The latest macOS ships with more than just Dark Mode and Stacks, but one researcher has already claimed to bypass Mojave’s updated privacy protections.

Apple launched its latest major update to macOS yesterday, with Mojave handing users a raft of new features and aesthetic improvements.

Among the headline OS changes being promoted by Apple is the new Dark Mode, which transforms the desktop to a darkened color scheme; improvements to Finder; group FaceTime calls with up to 32 people; and Stacks, which declutters the desktop by automatically organizing files into groups.

While Mojave’s new organizational and beautifying elements will likely be enough to satisfy Mac’s notoriously enthusiastic userbase, what’s perhaps more interesting (though less likely to grab headlines) is the trio of security and privacy enhancements that are included in the OS.

Data control

Under the hood, the latest iteration of Apple’s desktop operating system includes a new privacy feature designed to help users keep control of their data.

Similar to the permission system found in iOS, Mojave now requires all apps to request approval before they access users’ camera or microphone, along with data such as Messages history and Mail database.

The move marks the latest development in Apple’s ongoing push for user privacy and transparency among third-party developers.

Earlier this month, the company announced it would soon require all new apps or app updates to include a privacy policy that explains what user data they’re collecting and what they plan to do with it.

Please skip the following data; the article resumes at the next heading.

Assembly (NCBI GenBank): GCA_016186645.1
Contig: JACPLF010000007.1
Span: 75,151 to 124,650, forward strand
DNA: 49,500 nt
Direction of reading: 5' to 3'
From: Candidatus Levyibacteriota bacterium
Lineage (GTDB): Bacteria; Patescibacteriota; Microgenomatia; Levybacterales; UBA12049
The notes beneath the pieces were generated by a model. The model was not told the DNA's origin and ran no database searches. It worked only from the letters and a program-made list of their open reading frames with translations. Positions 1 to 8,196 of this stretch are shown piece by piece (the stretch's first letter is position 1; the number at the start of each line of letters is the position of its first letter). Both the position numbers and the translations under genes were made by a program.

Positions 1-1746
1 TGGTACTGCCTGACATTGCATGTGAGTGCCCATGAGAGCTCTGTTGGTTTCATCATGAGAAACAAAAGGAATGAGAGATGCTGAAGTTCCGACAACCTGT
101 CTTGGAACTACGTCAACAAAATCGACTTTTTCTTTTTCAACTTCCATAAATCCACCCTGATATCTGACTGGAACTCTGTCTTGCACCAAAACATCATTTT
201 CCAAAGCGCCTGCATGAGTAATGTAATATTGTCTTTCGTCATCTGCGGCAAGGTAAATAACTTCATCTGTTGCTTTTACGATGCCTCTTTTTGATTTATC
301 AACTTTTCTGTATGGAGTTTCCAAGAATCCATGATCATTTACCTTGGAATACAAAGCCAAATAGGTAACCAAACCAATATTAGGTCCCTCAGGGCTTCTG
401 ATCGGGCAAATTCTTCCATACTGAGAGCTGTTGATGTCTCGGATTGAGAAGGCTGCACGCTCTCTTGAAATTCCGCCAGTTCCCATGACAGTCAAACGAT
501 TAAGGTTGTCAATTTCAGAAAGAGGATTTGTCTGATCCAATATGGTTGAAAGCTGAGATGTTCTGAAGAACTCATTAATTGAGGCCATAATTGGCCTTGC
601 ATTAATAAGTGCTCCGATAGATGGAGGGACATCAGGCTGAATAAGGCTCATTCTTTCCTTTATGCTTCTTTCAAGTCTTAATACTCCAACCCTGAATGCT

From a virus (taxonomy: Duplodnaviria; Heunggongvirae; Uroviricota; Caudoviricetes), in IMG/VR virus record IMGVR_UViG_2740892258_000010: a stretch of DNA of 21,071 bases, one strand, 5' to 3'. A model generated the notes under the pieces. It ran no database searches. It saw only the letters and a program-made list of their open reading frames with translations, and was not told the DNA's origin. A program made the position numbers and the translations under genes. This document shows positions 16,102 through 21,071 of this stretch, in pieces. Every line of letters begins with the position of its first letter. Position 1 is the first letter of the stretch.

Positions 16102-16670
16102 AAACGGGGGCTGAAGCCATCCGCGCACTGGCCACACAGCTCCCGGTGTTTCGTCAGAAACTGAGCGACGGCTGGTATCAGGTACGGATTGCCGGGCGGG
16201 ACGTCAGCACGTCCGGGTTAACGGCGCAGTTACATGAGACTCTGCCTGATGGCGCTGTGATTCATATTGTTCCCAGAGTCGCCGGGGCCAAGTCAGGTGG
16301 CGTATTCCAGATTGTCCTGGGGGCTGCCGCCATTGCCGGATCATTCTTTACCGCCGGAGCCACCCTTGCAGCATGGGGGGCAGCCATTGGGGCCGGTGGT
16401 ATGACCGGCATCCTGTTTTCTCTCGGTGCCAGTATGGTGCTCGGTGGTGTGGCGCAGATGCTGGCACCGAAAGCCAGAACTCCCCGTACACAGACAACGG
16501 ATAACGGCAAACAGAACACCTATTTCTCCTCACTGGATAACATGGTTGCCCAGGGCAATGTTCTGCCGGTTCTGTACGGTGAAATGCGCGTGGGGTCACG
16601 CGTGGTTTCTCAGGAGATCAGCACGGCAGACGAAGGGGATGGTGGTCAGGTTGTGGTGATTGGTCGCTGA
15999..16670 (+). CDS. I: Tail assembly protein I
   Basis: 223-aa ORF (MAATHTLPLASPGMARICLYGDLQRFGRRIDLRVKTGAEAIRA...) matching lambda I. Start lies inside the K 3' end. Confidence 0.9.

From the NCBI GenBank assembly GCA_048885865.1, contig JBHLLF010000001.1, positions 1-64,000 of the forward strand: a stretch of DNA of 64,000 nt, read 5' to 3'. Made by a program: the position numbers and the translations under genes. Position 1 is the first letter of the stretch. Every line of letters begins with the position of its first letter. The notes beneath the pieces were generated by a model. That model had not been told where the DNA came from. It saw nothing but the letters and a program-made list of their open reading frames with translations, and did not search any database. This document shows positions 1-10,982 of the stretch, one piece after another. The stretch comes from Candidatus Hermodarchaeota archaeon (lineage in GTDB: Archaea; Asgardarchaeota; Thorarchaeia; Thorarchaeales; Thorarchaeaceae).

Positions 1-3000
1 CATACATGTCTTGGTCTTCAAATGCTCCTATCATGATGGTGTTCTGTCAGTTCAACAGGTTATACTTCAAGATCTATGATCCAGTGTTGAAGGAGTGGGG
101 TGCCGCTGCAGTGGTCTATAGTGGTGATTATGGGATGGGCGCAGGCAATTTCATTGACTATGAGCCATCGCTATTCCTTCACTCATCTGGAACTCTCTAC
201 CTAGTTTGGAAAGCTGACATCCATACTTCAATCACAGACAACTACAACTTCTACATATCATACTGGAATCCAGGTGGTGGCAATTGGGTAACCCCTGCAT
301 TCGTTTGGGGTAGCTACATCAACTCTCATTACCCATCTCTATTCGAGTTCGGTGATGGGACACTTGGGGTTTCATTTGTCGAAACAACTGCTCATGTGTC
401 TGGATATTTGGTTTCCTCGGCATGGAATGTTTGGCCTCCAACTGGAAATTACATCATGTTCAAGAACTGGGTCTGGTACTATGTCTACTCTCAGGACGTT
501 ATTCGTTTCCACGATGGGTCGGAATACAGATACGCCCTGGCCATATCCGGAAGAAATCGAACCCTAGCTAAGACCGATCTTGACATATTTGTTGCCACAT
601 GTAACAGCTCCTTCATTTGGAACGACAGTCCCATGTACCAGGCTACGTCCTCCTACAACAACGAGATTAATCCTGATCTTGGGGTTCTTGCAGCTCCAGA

Safari in Mojave

Elsewhere, the updated Safari browser now features Intelligent Tracking Protection, which will help block social media ‘like’ or ‘share’ buttons and comment widgets from tracking users without permission.

Safari also presents simplified system information when users browse the web, preventing them from being tracked based on their system configuration.

“When you browse the web, the characteristics of your device can be used by advertisers to create a ‘fingerprint’ to track you,” Apple said. “Safari now thwarts this by only sharing a simplified system profile.”

In addition to tracking protection, Safari can now automatically create, store, and autofill strong passwords for users.

Security updates

Apple did not respond to The Daily Swig’s request for additional comment ahead of the launch of Mojave, but security notes attached to its latest release indicate that the company has addressed multiple issues impacting macOS devices running High Sierra or earlier versions.

Among the patched issues is an input validation flaw, discovered by Lior Neumann and Eli Biham, which could allow an attacker in a privileged network position to intercept Bluetooth traffic.

The company has also fixed a permissions issue that could enable a malicious application to determine a user’s Apple ID; a CrashReporter flaw that could allow an app to read restricted memory; and a bug in which an application may be able to execute arbitrary code with kernel privileges.

Desert storm

While Apple has a fiercely loyal fanbase, it remains to be seen whether the latest developments and features found in Mojave will be enough to quell rumors that the company is neglecting its desktop OS in favor of the iPhone.

The Cupertino tech giant’s relationship with consumers is one thing, but the launch of Mojave comes amid ongoing criticism surrounding the company’s approach to security in macOS.

Apple launched an invite-only bug bounty for iOS back in 2016, but to this day the organization has declined to roll out an equivalent program for its desktop operating system.

Although recent research suggests hackers continue to shun macOS targets in favor of more widely used operating systems, such as Windows and Linux, the raft of security updates included in the Mojave release once again acts as clear indication that macOS is far from bulletproof.

Indeed, yesterday’s widely anticipated launch of Mojave was somewhat clouded by security researcher Patrick Wardle’s announcement that he had already discovered a means of bypassing the operating system’s privacy protections.

“Mojave’s ‘dark mode’ is gorgeous,” Wardle tweeted yesterday. “…but its promises about improved privacy protections? kinda #FakeNews.”